Sometimes when people talk about you as a photographer, they say there is a certain amount of luck there. How would you respond to that?
People gotta realize, certainly I am lucky, because when I started I was living at home. It's not like I was being a bum, it's not like I was spoiled. I was a fucking 13 or 14 year old kid, it's not like I'm gonna have my own apartment on the lower east side. My point is this: I got to start, and I got to do these things, you know? I had the eye, so I was able to start getting published at a young age. And I got to travel around and do all these types of things, inbetween school vacation. Skate companies would fly me around. Or, when I'd visit my mother or my father on one coast or the other, I had these opportunities to shoot these bands. I didn't have many expenses, my parents didn't charge me rent. So, while most people have to develop what they're doing in their 20's or late teens when they are getting out of college or high school, I had already been past that stage.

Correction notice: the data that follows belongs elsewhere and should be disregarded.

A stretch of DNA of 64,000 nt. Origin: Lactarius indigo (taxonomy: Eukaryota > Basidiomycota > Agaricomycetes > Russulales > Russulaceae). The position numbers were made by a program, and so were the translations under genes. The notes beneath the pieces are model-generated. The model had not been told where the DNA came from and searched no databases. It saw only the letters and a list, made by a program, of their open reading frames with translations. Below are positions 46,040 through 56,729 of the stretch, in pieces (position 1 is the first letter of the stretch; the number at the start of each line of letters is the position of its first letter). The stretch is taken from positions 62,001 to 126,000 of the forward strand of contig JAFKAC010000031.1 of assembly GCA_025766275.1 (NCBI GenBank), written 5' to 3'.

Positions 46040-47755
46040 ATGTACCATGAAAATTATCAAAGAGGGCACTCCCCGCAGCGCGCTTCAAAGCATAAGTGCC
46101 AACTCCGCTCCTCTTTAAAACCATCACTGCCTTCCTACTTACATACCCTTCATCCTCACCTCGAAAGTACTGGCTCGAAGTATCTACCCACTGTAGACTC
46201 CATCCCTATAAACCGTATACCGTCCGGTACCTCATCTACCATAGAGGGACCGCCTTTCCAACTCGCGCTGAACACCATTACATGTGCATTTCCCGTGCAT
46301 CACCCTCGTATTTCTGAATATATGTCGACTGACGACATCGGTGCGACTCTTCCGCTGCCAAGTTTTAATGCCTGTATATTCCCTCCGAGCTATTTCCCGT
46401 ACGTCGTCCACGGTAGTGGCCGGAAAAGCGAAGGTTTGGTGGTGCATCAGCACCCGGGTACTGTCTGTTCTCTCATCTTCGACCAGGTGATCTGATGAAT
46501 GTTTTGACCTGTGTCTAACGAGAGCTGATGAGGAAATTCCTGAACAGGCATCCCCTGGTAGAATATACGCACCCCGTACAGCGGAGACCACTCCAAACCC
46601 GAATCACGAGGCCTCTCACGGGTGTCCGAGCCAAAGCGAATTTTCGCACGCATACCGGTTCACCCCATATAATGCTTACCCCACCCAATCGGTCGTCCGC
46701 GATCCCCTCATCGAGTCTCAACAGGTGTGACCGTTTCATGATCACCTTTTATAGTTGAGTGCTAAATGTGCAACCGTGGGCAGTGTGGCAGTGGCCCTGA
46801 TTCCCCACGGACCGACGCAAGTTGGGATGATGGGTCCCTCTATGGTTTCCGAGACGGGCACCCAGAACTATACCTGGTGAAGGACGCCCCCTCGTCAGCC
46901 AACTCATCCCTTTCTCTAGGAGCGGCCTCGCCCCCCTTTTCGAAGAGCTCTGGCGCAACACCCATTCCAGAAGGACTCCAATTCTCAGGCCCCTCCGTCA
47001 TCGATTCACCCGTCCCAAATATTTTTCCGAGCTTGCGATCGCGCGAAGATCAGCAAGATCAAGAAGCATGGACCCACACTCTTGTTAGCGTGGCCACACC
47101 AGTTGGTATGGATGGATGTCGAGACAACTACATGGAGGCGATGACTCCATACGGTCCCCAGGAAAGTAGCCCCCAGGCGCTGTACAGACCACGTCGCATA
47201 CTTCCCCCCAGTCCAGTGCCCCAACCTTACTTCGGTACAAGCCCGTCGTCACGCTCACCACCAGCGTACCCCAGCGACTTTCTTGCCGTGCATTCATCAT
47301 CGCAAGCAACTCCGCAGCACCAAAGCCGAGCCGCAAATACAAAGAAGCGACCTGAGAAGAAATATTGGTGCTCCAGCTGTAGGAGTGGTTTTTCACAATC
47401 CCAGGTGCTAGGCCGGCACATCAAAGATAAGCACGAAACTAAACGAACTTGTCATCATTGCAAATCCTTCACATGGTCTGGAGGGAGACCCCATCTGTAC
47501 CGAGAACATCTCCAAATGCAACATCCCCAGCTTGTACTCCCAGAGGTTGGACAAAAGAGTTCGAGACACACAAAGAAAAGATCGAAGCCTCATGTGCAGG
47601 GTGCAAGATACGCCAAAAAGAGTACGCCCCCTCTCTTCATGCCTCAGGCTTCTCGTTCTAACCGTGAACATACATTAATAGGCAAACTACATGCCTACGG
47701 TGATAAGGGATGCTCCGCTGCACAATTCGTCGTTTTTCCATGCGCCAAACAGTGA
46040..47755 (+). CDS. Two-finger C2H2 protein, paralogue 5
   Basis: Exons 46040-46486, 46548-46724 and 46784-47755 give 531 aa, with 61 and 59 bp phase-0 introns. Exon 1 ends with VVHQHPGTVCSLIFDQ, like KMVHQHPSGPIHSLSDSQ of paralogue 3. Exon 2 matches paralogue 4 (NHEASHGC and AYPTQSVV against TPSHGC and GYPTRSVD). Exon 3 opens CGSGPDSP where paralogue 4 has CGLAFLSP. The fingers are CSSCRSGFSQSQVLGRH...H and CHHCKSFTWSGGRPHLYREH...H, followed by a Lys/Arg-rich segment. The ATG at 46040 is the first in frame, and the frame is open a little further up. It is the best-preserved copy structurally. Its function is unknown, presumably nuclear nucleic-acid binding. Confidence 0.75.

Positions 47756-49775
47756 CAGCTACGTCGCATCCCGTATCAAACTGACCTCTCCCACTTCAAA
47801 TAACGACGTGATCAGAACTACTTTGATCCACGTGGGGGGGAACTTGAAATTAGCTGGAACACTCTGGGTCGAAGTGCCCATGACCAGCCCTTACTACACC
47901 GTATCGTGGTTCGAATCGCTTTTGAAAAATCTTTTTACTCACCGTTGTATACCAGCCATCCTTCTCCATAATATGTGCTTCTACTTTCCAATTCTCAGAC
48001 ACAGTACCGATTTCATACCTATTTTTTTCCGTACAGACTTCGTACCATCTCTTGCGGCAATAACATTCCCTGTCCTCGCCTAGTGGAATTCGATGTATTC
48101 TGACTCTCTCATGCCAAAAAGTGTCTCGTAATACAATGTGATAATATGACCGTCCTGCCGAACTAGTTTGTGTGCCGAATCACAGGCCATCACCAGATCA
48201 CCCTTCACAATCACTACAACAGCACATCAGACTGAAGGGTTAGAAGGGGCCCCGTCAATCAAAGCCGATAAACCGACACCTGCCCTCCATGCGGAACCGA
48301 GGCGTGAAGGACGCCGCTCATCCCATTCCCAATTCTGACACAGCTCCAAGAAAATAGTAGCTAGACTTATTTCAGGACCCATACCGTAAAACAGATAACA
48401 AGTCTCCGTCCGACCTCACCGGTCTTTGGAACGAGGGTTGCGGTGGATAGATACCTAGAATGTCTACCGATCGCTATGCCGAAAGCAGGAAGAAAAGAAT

The reality is, I did some wack jobs, photography-wise. I took some jobs in the beginning just to figure out what the fuck I was doing, and I certainly did need the money when I moved out of my house at 19 years old. I didn't need a lot, but I needed to see what I could do. So, a record company would see my pictures of a punk band somewhere and say "Let's hire this guy and see what he can do for us." So, I shot pictures once of some country guy, you know what I mean, for, like, Elektra records. Not knowing anything of Elektra, over on La Cieniga, other than that's where Iggy recorded his first Stooges album. I figured that's what I needed to do to get in.